by Dr Paul Behrens, International and Policy Officer at the Royal Society of New Zealand and former research fellow at the University of Auckland
Last week has seen the final vestiges of Lance Armstrong’s fig leaf of innocence disappear; knowing Lance he probably smoked it.
Notwithstanding the fact there is a lot of evidence against Lance from teammates and doctors, is there a way we can look at the physics behind his performances to provide more indications?
There are quite a number of ways you could use physics to provide some indication if a cyclist is doping or not, but one suspicious indication might be a very high Watts per Kg value (w/Kg). The BBC’s More or Less programme talked to a sports scientist who measured the W/Kg in this year’s tour and compared them to previous races. What he found was that the winning riders this year had a W/Kg value of 6, which is about 10% lower than during Armstrong’s dope-dominated years. But what does W/Kg actually mean and why is it important?
To get a feel for the overall difficulty in completing a stage in a bike race, we need to look at is how much energy is required to ride through a stage like this one at the Tour de France and more importantly how quickly a rider can convert the stored chemical energy in muscles into kinetic and potential energy on the bike.
The unit of energy is the Joule and the rate of energy conversion is called power and is given in Watts (this is number of Joules per second converted). The Watt is a unit commonly used when analyzing Tour de France riders.
Lance Armstrong, in his heyday could average about 470 W climbing all out on the last hill of a stage. To put this in perspective, the average social rider can average between maybe 150-200 W all out over the same time (a common way to compare power in the media is with incandescent lightbulbs – I think we should be more modern and talk about LED lightbulbs – it sounds a lot better when you can go from powering 2 to 60 lightbulbs for no extra effort).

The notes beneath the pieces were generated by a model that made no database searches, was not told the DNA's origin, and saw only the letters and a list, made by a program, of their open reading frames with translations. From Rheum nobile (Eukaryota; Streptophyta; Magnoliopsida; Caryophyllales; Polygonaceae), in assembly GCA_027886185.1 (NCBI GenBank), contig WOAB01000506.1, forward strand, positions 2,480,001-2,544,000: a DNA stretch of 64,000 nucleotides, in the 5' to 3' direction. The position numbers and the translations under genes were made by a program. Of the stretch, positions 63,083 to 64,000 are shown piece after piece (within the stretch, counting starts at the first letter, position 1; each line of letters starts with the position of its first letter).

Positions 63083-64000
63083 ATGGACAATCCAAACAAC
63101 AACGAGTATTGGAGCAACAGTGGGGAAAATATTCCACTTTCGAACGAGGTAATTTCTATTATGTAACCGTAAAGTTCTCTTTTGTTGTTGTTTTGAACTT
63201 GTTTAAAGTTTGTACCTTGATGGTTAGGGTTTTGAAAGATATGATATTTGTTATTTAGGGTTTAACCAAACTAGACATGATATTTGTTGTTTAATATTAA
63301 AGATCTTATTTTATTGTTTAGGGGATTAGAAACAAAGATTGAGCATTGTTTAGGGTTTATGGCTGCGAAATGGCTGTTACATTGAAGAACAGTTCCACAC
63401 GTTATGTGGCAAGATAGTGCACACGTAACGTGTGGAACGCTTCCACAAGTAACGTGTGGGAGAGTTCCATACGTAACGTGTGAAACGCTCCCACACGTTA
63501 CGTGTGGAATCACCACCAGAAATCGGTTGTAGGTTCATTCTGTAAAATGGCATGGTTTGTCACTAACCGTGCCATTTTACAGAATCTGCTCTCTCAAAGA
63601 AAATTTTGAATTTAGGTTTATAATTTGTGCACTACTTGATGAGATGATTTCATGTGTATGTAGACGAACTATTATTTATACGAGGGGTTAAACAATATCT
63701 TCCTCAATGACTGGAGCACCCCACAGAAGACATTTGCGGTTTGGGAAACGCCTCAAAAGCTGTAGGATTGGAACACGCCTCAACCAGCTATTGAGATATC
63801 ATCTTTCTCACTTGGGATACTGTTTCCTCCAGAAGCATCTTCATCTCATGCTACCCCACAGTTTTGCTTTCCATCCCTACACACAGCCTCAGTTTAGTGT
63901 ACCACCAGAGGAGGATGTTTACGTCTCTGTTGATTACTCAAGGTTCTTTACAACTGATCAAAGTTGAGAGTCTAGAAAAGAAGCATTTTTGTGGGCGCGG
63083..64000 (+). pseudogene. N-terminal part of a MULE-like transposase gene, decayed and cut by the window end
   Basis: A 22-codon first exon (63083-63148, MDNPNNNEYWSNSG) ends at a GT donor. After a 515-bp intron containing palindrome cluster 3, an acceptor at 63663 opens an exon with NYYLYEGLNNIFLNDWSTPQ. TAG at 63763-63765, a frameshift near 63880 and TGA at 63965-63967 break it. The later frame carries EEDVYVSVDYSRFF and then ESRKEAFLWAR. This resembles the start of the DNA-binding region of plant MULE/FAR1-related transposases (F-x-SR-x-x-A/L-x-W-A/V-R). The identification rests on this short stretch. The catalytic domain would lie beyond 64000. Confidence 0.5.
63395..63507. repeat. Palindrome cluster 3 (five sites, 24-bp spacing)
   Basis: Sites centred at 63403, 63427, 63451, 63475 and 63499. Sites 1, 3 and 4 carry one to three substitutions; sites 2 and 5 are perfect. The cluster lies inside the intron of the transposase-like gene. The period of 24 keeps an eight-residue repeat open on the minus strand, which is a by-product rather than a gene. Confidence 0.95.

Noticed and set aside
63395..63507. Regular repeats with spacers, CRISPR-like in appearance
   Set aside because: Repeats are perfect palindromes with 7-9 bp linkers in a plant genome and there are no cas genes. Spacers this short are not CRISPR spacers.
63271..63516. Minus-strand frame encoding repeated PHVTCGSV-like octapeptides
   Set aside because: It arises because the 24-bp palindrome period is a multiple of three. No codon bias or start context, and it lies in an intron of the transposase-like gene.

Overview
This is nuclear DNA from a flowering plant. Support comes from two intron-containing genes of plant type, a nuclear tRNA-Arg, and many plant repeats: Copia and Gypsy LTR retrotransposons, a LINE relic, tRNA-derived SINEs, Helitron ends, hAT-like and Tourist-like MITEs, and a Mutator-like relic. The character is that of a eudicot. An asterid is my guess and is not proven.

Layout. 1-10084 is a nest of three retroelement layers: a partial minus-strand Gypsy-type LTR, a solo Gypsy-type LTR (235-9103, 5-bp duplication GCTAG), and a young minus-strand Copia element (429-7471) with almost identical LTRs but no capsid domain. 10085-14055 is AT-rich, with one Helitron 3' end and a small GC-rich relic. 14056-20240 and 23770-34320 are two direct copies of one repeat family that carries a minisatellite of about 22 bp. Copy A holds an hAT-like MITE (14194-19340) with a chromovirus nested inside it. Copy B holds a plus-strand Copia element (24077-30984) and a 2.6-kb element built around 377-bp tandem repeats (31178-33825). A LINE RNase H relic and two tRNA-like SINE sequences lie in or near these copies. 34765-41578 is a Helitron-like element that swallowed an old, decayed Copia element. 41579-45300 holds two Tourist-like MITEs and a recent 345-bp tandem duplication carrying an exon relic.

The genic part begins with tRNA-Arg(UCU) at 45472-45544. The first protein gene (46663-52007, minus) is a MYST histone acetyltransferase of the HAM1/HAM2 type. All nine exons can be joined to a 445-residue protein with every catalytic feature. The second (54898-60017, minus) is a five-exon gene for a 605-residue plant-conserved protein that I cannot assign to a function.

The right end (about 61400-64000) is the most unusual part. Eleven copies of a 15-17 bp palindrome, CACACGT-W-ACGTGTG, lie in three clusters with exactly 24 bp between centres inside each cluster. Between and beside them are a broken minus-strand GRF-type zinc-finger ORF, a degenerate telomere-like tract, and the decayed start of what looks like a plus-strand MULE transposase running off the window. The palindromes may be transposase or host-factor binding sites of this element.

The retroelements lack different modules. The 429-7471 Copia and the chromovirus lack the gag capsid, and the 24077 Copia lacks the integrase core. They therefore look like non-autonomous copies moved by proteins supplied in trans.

Now both potential energy and kinetic energy are directly proportional to the mass of the rider and bike, so a heavier rider will need to use more energy to both maintain a forward speed but to also lift his/her weight up a hill. Being good on hills is important because races like the Tour de France can be won or lost in the mountains. But we have to remember that a heavier rider is also likely to be musclier and be able to store more energy in the form of chemical energy (glycogen in your muscles). So by looking at the power output alone it looks like we are not going to be able to evaluate a rider’s performance.
Let’s put this into numbers: Lance, was 71 Kg at the time he won a tour, and could develop an average of 470 W on a hill, Michael Rasmussen was only 60 Kg at the time. So Lance, when climbing a mountain, would have to output 18% more power than Rasmussen because he is 18% heavier (to a very rough first order). Rasmussen has to output over 400 W and he’s got Lance beaten (470 W/1.18 = 398 W).
This is why analysis of riders often involves calculating how many Watts per Kg a rider can output. So Lance Armstrong, 71 Kg and outputting 470 W would have a Watts per Kg figure of 6.6 W/Kg (470 W/71 Kg= 6.6 W/Kg).
Implications of suspicion
As the sports scientist on the More or Less program pointed out, the average output per Kg in this year’s Tour de France was 6 W/Kg, 10% down on the Armstrong years. This is definitely not conclusive evidence, but it could be seen as another indication of suspicion (although 11 team mates, coaches and family members calling him out as a cheat is probably enough). It might also indicate that there is no doping in modern Tours (or at the very least, less doping).
Since so many of Lance’s contemporaries have also been found guilty of doping, it looks like the international cycling body is not even going to bother awarding the titles to anyone else. This means that Lance will have won exactly the same number of Tours as most of the rest of us.